Oesophagus (Viva)

OESOPHAGUS


Q.1 What is the length of the oesophagus?

25 cm

 Q.2 What is the extent of oesophagus?

  • It begins in the neck at the level of the lower border of C5 vertebra, i.e. at the lower border of the cricoid cartilage.
  • It ends in the abdomen at the level of the lower border of the T11 vertebra, at the cardiac orifice of the stomach.

Q.3 What are the ‘Curvatures of oesophagus’?

Esophagus shows.

  • Two side to side curvatures towards left.
    – At root of neck.
    – Oesophageal opening in diaphragm.
  • Anteroposterior curvature:
    Follows the curvature of the spine.

Q.4 What are the sites of oesophageal constrictions?

  • At its commencement:
    6 inches from incisor teeth.

  • Where it is crossed by aortic arch:
    9 inches from incisor teeth.

  • Where it is crossed by left bronchus:
    11 inches from incisor teeth.

  • At its termination:
    15 inches from incisor teeth.

Q.5 Name the structures intervening between the oesophagus and vertebral column.

  • Thoracic duct
  • Vena azygos
  • Hemiazygos vein
  • Accessory hemiazygos vein
  • Right posterior intercostal arteries

 Q.6 What are the divisions of oesophagus?

 The esophagus is divided into three parts:

  • Cervical,
  • Thoracic and
  • Abdominal

Q.7 What is the relation of recurrent laryngeal nerves to the oesophagus in the neck?

The right and left recurrent laryngeal nerves lie anterolateral to the esophagus in corresponding grooves between it and the trachea.

Q.8 What is the blood supply of oesophagus?

Arterial supply:

  • Cervical part: Inferior thyroid artery.
  • Thoracic part: Oesophageal branches of aorta and bronchial arteries.
  • Abdominal part: Oesophageal branches of the left gastric artery.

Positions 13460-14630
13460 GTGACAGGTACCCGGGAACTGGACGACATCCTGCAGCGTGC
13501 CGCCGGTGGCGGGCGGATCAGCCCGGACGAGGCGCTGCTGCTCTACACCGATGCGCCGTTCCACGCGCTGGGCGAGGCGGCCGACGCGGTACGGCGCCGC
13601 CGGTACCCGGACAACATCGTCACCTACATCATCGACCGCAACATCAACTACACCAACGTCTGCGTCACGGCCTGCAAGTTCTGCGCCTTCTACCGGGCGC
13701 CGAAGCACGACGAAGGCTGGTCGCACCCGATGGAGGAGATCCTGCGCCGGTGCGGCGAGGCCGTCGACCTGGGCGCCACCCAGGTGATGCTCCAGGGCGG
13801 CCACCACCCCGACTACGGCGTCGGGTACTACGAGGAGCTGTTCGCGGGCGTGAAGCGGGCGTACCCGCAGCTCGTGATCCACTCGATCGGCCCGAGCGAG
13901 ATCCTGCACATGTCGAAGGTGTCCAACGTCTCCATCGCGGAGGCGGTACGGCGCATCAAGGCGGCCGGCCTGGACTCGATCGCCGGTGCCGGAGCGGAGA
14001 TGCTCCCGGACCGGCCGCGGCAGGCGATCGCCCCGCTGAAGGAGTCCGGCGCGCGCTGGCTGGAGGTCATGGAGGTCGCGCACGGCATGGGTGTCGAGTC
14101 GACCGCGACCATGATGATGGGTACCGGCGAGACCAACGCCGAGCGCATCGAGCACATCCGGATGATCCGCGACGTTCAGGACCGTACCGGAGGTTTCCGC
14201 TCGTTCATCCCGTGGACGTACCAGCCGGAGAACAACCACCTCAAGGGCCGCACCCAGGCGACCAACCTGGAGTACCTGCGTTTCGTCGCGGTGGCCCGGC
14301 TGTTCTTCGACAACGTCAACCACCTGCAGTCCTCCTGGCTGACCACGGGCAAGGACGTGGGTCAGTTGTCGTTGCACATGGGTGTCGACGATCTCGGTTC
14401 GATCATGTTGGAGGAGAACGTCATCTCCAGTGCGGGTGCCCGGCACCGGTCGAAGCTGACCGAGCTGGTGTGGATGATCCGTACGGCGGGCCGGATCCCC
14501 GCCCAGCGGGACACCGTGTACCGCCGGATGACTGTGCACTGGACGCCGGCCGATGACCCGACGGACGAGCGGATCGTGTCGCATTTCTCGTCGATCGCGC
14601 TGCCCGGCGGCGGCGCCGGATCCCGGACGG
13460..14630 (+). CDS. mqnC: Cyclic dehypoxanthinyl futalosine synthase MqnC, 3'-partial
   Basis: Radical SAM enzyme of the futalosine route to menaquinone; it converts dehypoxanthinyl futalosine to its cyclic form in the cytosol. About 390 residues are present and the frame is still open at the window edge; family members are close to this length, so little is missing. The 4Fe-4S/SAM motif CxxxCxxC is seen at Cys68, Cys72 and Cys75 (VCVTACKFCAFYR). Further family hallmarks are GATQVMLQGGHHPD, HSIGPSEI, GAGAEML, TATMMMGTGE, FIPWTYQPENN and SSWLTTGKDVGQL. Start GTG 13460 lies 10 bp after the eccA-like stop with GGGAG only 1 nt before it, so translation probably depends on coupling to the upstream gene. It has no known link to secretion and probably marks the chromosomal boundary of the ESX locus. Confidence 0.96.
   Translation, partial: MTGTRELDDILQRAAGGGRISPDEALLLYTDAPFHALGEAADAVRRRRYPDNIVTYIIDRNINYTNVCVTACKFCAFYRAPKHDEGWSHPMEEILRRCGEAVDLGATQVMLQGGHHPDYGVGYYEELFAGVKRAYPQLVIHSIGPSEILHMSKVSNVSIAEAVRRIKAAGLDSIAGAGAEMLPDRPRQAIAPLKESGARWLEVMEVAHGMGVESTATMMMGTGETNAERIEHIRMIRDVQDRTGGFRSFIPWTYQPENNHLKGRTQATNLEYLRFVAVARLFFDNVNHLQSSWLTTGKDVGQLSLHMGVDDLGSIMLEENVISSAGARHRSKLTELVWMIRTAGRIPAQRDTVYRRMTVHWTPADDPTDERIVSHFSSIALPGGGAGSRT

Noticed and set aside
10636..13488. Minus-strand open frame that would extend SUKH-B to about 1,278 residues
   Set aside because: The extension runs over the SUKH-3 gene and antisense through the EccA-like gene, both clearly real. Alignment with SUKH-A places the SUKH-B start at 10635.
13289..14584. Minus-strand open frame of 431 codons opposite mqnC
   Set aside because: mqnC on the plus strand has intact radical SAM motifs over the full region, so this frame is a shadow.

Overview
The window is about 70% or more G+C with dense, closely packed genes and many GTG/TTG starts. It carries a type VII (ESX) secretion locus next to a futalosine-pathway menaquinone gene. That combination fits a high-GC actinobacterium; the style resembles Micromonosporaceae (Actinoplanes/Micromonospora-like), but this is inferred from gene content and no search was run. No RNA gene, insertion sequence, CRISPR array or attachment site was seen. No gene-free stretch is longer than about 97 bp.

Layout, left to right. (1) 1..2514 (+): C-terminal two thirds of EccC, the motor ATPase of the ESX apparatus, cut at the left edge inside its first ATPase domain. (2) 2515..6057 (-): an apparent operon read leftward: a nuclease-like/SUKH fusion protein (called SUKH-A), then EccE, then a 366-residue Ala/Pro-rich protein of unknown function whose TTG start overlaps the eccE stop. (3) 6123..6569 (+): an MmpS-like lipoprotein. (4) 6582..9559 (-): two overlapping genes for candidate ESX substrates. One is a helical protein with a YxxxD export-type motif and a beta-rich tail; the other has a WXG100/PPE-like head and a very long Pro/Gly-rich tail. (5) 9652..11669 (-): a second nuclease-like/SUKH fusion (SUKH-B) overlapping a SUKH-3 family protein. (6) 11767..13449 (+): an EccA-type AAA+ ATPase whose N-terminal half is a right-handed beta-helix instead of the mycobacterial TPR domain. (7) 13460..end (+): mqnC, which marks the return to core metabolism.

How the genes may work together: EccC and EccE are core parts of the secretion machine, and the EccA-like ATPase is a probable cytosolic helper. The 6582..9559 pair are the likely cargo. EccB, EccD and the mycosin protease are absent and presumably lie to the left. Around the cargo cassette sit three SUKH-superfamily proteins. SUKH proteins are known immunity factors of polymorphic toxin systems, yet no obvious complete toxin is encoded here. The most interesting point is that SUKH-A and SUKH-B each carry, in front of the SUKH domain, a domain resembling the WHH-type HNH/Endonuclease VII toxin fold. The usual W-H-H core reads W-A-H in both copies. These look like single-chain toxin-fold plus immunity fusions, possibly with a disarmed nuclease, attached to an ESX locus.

Venous drainage:

  • Cervical part: Into brachiocephalic vein.
  • Thoracic part: Into the azygous vein.
  • Abdominal part: Into portal vein through the left gastric vein. The lower end is the site of porto-systemic anastomosis.

Q.9 What is the nerve supply of oesophagus?

Parasympathetic nerves:
Sensorimotor and secretomotor.

Upper ½: Recurrent laryngeal nerve.

Lower ½: Oesophageal plexus formed by two vagus nerves.

Sympathetic nerves:
Vasomotor

Upper ½: Fibres from middle cervical ganglion.

Lower ½: Fibres from upper 4 thoracic ganglia.

Q.10 What is ‘Achalasia cardia’?

It is a condition of neuromuscular incoordination in which the lower end of the oesophagus fails to dilate when food is swallowed. As a result, food accumulates in the esophagus.

 Q.11 What is the clinical importance of constrictions of the oesophagus?

  • During endoscopy, these constrictions should be kept in mind.
  • These are also the sites of development of strictures usually.

Q.12 What are oesophageal varices and what is their clinical importance?

These are the dilatations of the oesophageal veins in portal hypertension, which form an anastomosis between azygos (systemic) and left gastric (portal) veins.

Clinical importance:
These may rupture leading to severe hemorrhage.

Q.13 What is the effect of enlargement of the left atrium on oesophagus?

In mitral stenosis, enlargement of the left atrium causes backward displacement of the esophagus, which can be seen in a barium swallow.

Q.14 How oesophagus is developed?

 The esophagus is developed from the part of foregut lying between pharynx and stomach.

It is at first short but later on elongates with the descent of diaphragm and formation of neck.

Q.15 What are the characteristic histological features of oesophagus?

 From within outwards, it is made up of:

  • Mucosa: Lined by stratified squamous epithelium.
  • Submucosa: Contains mucous glands.
  • Muscular layer: Has external longitudinal and inner circular fibers.

    The muscle fibers are striated in the upper two thirds and smooth in the lower one third.
  • Connective tissue sheath of areolar tissue.